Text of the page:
In our experience, angel networks need a slight push to make the change in the way they operate and the tools they utilize. Its not because of lack of need, the tools they typically use are often quite outdated (imagine spreadsheets flying around and informal monthly meetings), but rather the lack of bandwidth to make the change.
Often its seen as an exorbitant undertaking to tie your proprietary network and assets into a tool, without knowing of the long term future of that tool or provider. These are all valid concerns, but with the API economy and tools like the Crowd Valley Digital Back Office, they are manageable. No longer do smaller funds need to consider a go to market in years and lock themselves into a suffocating relationship; pay-per-use, free, comprehensive documentation and tutorials for deployment and no lock in have become best practices in the online world.
Its an efficiency play, right? No, that’s only the start.
Look at how private transactions are coming online. Look at the online investing platforms, business debt brokers, startup investing sites, online wealth managers and syndicate platforms. Leveraging these organizations and the ecosystems that is being created is not only a good idea, it will be imperative for any operation of sufficient impact. Saving money and time in structuring, closing deals and sharing best practices, is all very important. However, staying relevant with partner investor groups, being able to communicate with stakeholders efficiently with the right structure and data models - let’s face it, an excel spreadsheet is just not going to cut it.
We’re a small fund, informal investor group – what can we do?
Get organized, get smart and plug into the vast distribution, syndication and structuring opportunities. How? Practically speaking bringing online offline processes requires creating an interface, where the organization can populate their existing dealflow, deal rooms, investors, documentation and pertinent information (with secure access controls, verification checks and restrictions in place). This is what the Crowd Valley Digital Back Office and API allow, and give you access to both own your own marketing application and choose what services and tools you pull into use.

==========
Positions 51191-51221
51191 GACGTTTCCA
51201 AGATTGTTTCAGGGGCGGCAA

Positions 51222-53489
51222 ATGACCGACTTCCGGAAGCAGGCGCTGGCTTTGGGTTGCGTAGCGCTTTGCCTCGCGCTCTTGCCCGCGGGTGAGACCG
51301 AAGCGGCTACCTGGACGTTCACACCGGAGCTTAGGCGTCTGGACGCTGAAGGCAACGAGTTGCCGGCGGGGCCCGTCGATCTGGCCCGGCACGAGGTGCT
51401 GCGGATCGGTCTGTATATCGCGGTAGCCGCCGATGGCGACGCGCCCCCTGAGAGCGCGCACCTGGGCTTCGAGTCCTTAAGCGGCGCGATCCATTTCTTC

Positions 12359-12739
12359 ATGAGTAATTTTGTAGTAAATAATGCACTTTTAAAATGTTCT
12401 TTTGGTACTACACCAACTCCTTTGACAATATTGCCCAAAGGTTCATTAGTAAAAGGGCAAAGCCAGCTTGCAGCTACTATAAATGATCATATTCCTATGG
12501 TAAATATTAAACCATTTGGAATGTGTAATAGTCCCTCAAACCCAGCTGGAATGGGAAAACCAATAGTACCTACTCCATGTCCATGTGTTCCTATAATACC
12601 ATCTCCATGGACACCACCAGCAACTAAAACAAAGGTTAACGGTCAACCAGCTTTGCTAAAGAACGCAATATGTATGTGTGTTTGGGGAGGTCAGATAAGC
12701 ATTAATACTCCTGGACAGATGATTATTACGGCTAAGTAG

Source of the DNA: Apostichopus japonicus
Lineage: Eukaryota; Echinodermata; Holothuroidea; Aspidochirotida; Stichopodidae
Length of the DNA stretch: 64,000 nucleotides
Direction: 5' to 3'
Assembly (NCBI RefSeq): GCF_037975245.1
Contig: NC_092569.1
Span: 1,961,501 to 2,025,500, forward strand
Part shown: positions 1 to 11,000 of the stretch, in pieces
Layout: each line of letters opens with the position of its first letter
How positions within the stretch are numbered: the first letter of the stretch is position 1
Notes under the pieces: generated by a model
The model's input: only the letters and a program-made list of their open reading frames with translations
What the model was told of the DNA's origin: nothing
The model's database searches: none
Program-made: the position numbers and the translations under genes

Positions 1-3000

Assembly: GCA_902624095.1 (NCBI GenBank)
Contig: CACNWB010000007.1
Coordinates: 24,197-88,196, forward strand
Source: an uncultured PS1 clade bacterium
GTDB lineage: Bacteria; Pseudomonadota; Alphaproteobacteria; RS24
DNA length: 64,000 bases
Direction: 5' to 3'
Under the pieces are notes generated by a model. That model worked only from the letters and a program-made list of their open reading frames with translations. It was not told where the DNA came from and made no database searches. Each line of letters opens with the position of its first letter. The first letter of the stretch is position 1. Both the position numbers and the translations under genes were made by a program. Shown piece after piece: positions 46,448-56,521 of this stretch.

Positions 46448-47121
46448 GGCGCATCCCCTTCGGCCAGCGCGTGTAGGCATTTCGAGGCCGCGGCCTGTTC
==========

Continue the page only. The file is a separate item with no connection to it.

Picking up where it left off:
Effectively doing this, would allow the organization to seamlessly cross pollinate with both existing stakeholder groups as well as new online networks: send deals to one another for syndication, share diligence and best practices, share knowledge materials and discussions and send alerts to one another. It could truly revolutionize the way some of these informal networks work and make them a lot more structured!
Why isn’t this happening in the market?
Good question, but the wrong one I’m afraid. It is actually happening, both from individual stakeholder groups and from the top down. The call for structuring informal capital deployment platforms has large dependent groups, in fact we see it clearest in the impact / philanthropic investor space - there is no excuse for not getting the capital into the actual targets intended. Seeing capital wasted into operating processes doesn't warm anyones heart.
There are various tools at your disposal today and they don't require an informal investor group to hire one of the big four. What they do allow is tapping into the digital age of online finance, and invite the right capital sources and partners to work directly with your investor group.
Internationally awarded digital finance entrepreneur, active in pioneering new securities models worldwide. Has worked in digital finance since 2009, recruited over 100 individuals, built up a operations on six continents and been recognized as one of the top 100 thought leaders in crowdfunding. Markus has pioneered new funding models in the US and Europe, advised policy makers worldwide - including the SEC, the European Commission and Italian regulator CONSOB - for more effective markets, and worked with visionary organizations such as the World Bank and the Kauffman Foundation to improve frameworks for digital finance. Markus has studied computer science and economics (M.Sc).